Even if she had to do it in Spanish, City Councilwoman Jean Quan made her last minute door knocks. Political analyst Joe Tuman sent out final e-mail pushes.
For all those in the running to be Oakland's next mayor, it has been a hard fought campaign.
Former State Sen. Don Perata has even lost his voice.
"Anybody who tells you that they're a frontrunner in this race or that things are locked up is selling you a bill of goods," Tuman said.
In the final few hours, the biggest race in the East Bay ramped up with political signs in storefronts, front yards and even on a movie theater marquis.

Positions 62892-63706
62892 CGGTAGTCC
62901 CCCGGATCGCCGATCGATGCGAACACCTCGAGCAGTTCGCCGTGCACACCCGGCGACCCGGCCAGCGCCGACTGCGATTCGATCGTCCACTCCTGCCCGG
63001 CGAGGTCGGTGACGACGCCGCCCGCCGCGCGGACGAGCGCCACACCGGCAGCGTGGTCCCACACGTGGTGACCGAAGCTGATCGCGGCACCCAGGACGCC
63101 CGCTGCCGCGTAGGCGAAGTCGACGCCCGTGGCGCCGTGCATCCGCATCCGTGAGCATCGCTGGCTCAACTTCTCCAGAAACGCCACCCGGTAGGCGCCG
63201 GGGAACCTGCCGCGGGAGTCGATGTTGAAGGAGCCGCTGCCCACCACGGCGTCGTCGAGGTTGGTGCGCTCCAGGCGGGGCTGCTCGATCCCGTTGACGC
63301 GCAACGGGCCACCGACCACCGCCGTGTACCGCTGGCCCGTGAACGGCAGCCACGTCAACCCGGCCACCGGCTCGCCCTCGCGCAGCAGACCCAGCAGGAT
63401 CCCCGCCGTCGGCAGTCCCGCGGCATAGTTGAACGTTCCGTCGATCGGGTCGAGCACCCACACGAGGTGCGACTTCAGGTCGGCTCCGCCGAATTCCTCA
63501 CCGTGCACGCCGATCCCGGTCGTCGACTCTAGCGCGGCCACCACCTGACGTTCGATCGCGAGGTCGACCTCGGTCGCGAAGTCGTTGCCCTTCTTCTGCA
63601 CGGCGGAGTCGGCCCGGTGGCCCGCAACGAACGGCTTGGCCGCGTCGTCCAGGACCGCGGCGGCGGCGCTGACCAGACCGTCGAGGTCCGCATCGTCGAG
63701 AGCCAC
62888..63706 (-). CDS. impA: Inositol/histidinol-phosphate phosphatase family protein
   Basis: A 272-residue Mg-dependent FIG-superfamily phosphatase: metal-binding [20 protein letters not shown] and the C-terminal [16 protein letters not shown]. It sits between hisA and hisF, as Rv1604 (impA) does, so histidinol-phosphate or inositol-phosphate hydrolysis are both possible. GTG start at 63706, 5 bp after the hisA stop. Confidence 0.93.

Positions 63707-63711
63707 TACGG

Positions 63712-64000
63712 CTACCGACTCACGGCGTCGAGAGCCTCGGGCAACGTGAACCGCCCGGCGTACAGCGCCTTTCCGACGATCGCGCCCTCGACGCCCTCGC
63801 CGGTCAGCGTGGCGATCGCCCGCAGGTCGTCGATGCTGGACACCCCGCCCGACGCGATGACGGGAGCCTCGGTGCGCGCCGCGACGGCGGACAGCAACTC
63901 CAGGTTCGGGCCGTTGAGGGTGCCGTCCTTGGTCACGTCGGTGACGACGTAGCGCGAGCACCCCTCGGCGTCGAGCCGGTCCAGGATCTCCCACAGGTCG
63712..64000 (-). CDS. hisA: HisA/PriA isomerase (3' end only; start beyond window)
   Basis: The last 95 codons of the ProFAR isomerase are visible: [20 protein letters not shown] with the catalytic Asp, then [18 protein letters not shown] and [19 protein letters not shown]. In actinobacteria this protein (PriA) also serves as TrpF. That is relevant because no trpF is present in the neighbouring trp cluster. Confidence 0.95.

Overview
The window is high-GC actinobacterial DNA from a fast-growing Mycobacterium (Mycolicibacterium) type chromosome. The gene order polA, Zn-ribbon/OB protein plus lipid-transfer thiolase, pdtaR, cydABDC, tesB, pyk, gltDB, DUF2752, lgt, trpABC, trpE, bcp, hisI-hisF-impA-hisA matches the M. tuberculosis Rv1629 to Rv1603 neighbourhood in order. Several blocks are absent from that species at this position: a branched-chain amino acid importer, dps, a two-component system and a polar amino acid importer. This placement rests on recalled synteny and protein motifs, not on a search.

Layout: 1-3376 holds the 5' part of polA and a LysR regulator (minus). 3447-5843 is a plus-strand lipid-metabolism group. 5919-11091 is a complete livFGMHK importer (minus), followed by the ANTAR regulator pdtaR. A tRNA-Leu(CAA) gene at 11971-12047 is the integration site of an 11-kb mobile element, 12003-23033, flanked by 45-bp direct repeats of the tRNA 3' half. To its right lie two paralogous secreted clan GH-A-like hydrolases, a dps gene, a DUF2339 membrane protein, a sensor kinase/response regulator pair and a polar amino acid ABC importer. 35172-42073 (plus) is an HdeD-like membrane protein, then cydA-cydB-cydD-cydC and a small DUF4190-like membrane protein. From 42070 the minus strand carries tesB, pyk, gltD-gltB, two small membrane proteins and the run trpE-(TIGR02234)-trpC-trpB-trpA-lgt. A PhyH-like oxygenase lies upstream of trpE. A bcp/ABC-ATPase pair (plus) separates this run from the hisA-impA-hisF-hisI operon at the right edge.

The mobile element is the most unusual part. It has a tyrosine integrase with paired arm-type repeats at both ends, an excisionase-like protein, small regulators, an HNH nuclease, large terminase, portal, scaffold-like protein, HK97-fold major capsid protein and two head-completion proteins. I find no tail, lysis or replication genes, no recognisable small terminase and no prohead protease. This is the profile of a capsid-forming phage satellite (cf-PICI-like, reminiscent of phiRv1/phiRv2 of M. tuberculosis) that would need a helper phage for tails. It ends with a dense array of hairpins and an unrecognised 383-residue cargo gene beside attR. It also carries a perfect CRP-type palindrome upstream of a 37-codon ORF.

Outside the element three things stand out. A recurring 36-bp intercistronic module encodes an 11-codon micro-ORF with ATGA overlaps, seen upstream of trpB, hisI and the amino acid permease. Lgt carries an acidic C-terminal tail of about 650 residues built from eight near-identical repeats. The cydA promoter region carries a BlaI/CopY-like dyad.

In the final few weeks, the race turned ugly.
Mailers from Perata supporters linked Quan, his biggest rival, to the unpopular current mayor. Mailers from Quan's camp implied Perata is beholden to the prison guard union that helped bankroll his campaign.
Another top candidate, Councilwoman Rebecca Kaplan, had mailers trying to separate her from the pack.
Voters lined up for early voting to cast their ballots in person, but more than 60 percent are expected to vote by mail. Those ballots are already being counted in the basement of the Alameda County registrar's office.
Ten candidates and the new ranked choice voting method almost guarantee the results will not be known on Election Night. It could be days, maybe even a week, before Oakland knows who its next mayor is
Voters have a lot of choices and just a few more hours to make up their minds.